Orth visits for Lovejoy
Maureen Orth, who has served as a special correspondent for Vanity Fair since 1993 and has profiled numerous influential figures worldwide, will visit the College the week of March 13. Orth is visiting as the Goldfarb Center-sponsored Lovejoy Journalist-in-Residence, a program made possible through a grant from the Knight Foundation.
Orth will deliver a public lecture, entitled “Up against the power of fame: How Vanity Fair’s Special Correspondent Maureen Orth confronts the spin, the resistance, the push back to deliver the truth,” in Ostrove Auditorium at 7 p.m. on Monday, March 14. She will also host a series of workshops on Wednesday, March 16, during which she will talk about her career in the magazine publishing business and will help students to enhance their journalism skills.
Orth began writing for Vanity Fair in 1988 and has since written many investigative pieces and interviewed many notable pop stars and political icons. She has published high-profile articles “regarding the allegations of sexual abuse by Michael Jackson and child abuse by Woody Allen,” according to her profile on the Vanity Fair website. She has also “profiled other controversial figures such as Denise and Marc Rich, Mohamed Al Fayed, Vladimir Zhirinovsky, Gerry Adams, Karl Lagerfeld, Madonna and Carla Bruni.”
Orth’s work has provided her with the opportunity to speak with many political leaders and has even taken her across the globe. As noted in her profile, Orth “has interviewed Russian president Vladimir Putin and British Prime Minister Margaret Thatcher, among other heads of state.” Also, “right after 9/11, Orth journeyed to Central Asia to report on the relationship between terrorism and drugs.”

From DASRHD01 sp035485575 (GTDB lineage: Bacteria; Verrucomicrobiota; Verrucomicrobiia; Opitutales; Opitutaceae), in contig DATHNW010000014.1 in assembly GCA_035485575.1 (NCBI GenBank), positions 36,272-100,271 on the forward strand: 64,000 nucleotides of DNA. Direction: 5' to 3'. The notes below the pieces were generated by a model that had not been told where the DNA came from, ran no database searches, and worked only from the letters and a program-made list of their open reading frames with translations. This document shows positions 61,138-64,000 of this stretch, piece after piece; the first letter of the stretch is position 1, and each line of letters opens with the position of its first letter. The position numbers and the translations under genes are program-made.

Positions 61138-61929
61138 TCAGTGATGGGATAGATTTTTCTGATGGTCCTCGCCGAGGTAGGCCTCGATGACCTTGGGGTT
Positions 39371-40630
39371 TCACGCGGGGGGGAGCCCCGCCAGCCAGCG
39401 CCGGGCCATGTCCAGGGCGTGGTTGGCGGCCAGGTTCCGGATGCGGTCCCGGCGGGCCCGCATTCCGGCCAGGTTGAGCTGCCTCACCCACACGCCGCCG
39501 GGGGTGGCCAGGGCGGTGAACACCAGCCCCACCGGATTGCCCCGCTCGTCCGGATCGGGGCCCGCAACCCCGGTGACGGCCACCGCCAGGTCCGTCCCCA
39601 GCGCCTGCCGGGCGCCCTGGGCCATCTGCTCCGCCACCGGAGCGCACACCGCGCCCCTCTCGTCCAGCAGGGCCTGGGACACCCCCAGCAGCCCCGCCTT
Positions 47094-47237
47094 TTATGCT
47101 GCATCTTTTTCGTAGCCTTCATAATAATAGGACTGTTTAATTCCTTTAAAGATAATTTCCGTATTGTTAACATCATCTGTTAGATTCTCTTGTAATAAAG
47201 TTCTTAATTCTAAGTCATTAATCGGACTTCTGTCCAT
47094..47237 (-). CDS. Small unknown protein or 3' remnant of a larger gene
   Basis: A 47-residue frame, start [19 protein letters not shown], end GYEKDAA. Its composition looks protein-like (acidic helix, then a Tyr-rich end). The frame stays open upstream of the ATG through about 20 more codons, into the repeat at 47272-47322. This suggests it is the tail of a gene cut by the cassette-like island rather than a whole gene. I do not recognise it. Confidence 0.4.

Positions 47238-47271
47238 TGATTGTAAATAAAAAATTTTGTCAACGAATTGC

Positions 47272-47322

Orth has received a number of awards throughout her career, which began in 1973 when she started writing for Newsweek, becoming the third female writer ever hired by the publication. During her time at Newsweek, Orth served as “the entertainment editor and the lifestyle editor and wrote seven cover stories,” as mentioned in her profile. She “won a National Magazine Award for group coverage of the arts at Newsweek and was nominated for a National Magazine Award for Reporting for her article on Michael and Arianna Huffington, which appeared in the November 1994 issue of Vanity Fair.”
In addition to her extensive career in journalism, Orth also served as a Peace Corps volunteer in Colombia in the 1960s. At the time, she had “no thought of becoming a journalist,” she wrote in an opinion-editorial published in the Los Angeles Times on February 25. However, she is now aware of the connection between these two fields, writing that “to succeed in either journalism or the Peace Corps, you need curiosity and energy, but you also need to learn how to observe and to listen.”
Orth has also established “two nonprofit Marina Orth Foundations—one in the U.S. and one in Colombia—to support three Colombian schools that serve 1,200 children through public/private partnerships in both countries,” she wrote. “Each primary school child has a computer, is taught English and learns leadership skills. My plan is to have a national network operating in Colombia within four years.”
In addition to meeting with students, Lovejoy Journalists-in-Residence such as Orth “explore and develop the themes raised by that year’s winner of Colby’s Lovejoy Award for courageous journalism, “ as stated on the College’s website. This year, Alfredo Corchado received the Lovejoy Award honoring his work covering the drug trade, crime and violence on the U.S.-Mexican border.